Painful restructuring among airlines in the Gulf is a result of the region’s ‘normalisation’ following a period of massive growth in recent years.
That is according to Alexandre de Juniac, director general of the International Air Transport Association (IATA), who made the comments after the organisation published its forecast for the Middle East market, predicting $1 billion of losses in 2020.
IATA’s forecast warned that international trade wars and a continuing restructuring process among firms in the Middle East would contribute to a slowdown in capacity growth.
But the report, published in Geneva last week, added that the restructuring would eventually result in a better performance among carriers in the Middle East region.
“The gulf carriers are entering into normal waters after an incredible period of accelerated growth,” said Mr de Juniac at a media roundtable on Thursday.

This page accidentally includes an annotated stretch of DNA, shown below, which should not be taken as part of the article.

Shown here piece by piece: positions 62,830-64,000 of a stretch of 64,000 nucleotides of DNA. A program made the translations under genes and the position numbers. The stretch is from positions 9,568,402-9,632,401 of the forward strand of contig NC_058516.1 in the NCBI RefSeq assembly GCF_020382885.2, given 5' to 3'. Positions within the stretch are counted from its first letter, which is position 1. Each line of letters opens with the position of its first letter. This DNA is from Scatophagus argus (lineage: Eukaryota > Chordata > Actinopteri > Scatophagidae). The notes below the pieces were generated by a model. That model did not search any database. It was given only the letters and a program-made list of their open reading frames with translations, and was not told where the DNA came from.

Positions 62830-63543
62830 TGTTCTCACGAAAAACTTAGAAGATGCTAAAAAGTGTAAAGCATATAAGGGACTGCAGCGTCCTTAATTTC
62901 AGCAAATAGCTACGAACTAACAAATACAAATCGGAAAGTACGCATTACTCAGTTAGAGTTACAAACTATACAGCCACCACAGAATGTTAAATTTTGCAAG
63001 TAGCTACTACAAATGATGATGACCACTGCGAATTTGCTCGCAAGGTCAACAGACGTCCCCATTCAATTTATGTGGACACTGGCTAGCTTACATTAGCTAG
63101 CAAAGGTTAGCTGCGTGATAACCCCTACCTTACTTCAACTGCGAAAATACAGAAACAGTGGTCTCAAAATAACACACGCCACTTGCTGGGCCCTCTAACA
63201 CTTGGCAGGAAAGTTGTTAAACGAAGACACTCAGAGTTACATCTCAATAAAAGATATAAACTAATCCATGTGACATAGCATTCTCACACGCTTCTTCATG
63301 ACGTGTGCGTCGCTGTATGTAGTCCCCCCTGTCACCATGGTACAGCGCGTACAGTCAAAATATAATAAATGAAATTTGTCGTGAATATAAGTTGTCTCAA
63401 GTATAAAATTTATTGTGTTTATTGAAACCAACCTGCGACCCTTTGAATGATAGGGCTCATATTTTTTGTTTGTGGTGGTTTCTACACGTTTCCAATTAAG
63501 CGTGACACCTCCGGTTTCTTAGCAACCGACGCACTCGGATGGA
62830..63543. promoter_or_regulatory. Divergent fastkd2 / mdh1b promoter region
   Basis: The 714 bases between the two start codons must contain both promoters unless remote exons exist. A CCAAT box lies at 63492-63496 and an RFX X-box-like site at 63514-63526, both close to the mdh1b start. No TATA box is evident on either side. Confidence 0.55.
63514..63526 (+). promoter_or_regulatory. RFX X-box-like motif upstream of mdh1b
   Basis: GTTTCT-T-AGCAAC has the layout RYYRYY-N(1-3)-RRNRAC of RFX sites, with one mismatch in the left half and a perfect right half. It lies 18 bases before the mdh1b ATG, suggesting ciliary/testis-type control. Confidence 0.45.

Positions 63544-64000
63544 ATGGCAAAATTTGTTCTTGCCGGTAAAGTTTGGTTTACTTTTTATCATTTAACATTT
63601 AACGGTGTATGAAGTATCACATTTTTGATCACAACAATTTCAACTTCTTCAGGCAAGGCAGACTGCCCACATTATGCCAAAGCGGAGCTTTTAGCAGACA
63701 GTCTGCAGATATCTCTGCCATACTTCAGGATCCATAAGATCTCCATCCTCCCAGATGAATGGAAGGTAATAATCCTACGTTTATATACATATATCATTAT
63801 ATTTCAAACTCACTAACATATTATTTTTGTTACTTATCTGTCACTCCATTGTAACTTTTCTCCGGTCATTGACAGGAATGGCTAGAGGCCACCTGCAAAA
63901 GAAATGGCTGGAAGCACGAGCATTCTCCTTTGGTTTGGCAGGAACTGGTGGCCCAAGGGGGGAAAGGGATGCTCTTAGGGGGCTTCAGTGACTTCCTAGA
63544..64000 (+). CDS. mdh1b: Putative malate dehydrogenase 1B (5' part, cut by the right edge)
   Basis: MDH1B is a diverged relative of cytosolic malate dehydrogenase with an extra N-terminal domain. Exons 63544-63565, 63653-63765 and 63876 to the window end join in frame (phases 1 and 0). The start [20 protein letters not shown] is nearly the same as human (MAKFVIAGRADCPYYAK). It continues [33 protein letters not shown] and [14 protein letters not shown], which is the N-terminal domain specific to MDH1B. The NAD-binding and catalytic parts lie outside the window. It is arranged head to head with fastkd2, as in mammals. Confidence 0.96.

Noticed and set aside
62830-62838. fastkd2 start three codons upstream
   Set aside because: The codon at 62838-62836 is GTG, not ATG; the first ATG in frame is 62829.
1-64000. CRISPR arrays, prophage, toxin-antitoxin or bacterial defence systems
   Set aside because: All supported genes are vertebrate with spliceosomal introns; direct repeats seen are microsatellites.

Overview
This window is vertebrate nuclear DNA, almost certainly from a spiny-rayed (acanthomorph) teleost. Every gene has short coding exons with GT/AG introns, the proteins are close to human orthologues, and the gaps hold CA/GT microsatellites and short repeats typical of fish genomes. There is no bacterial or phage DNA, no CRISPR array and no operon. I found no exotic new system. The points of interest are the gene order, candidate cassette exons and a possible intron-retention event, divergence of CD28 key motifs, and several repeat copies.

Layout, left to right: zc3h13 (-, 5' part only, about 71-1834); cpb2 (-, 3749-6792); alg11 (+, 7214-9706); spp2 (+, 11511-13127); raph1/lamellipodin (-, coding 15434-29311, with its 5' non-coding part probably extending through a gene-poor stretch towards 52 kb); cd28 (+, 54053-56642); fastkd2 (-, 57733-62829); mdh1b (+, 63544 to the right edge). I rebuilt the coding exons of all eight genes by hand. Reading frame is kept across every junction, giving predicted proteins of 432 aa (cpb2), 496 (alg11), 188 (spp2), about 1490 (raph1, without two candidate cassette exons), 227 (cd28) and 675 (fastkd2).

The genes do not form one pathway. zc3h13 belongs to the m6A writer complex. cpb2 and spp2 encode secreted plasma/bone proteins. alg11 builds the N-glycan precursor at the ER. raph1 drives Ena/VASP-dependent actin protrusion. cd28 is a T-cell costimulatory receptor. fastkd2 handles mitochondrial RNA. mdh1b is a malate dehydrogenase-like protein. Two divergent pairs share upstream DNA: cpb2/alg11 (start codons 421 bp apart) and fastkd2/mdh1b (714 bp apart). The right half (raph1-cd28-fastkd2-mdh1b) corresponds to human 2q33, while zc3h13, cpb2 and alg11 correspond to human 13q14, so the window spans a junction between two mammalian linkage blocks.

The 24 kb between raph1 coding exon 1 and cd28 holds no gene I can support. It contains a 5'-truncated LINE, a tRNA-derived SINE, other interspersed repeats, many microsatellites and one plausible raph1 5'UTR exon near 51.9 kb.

“They are moving to something which is more classical. It means you have to deal with restructure, reshuffle your programme, your fleet – what the others are facing for years because the market is more mature. It’s more of a normalisation.”
IATA forecasts that the Middle East airline market can expect “some rebound” next year and the Middle East industry’s losses are forecast to reduce by half-a-billion dollars compared to 2019.
Mr de Juniac added that the ‘super-connector’ hub models adopted by major Middle East carriers is being challenged by ultra-long haul flights.
Qantas is planning a 20-hour flight between Sydney and London, cutting out the need for a Middle East stopover. But Mr de Juniac expressed some doubt over the ultra-long haul model.
He added: “We do not see the super-connector model disappear, it will continue.”